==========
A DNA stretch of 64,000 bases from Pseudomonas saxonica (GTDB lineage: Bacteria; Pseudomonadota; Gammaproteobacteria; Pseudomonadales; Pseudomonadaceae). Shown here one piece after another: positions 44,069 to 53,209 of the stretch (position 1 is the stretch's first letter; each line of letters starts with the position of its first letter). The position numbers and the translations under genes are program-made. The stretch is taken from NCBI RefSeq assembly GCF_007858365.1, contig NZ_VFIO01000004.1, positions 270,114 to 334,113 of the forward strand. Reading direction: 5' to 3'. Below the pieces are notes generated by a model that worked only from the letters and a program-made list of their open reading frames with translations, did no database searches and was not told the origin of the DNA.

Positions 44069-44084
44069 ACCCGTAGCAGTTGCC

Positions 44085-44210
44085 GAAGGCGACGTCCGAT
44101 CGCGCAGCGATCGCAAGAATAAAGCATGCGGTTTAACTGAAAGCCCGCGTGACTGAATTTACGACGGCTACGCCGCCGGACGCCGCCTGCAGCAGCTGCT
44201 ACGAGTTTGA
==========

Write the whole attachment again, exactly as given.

A DNA stretch of 64,000 bases from Pseudomonas saxonica (GTDB lineage: Bacteria; Pseudomonadota; Gammaproteobacteria; Pseudomonadales; Pseudomonadaceae). Shown here one piece after another: positions 44,069 to 53,209 of the stretch (position 1 is the stretch's first letter; each line of letters starts with the position of its first letter). The position numbers and the translations under genes are program-made. The stretch is taken from NCBI RefSeq assembly GCF_007858365.1, contig NZ_VFIO01000004.1, positions 270,114 to 334,113 of the forward strand. Reading direction: 5' to 3'. Below the pieces are notes generated by a model that worked only from the letters and a program-made list of their open reading frames with translations, did no database searches and was not told the origin of the DNA.

Positions 44069-44084
44069 ACCCGTAGCAGTTGCC

Positions 44085-44210
44085 GAAGGCGACGTCCGAT
44101 CGCGCAGCGATCGCAAGAATAAAGCATGCGGTTTAACTGAAAGCCCGCGTGACTGAATTTACGACGGCTACGCCGCCGGACGCCGCCTGCAGCAGCTGCT
44201 ACGAGTTTGA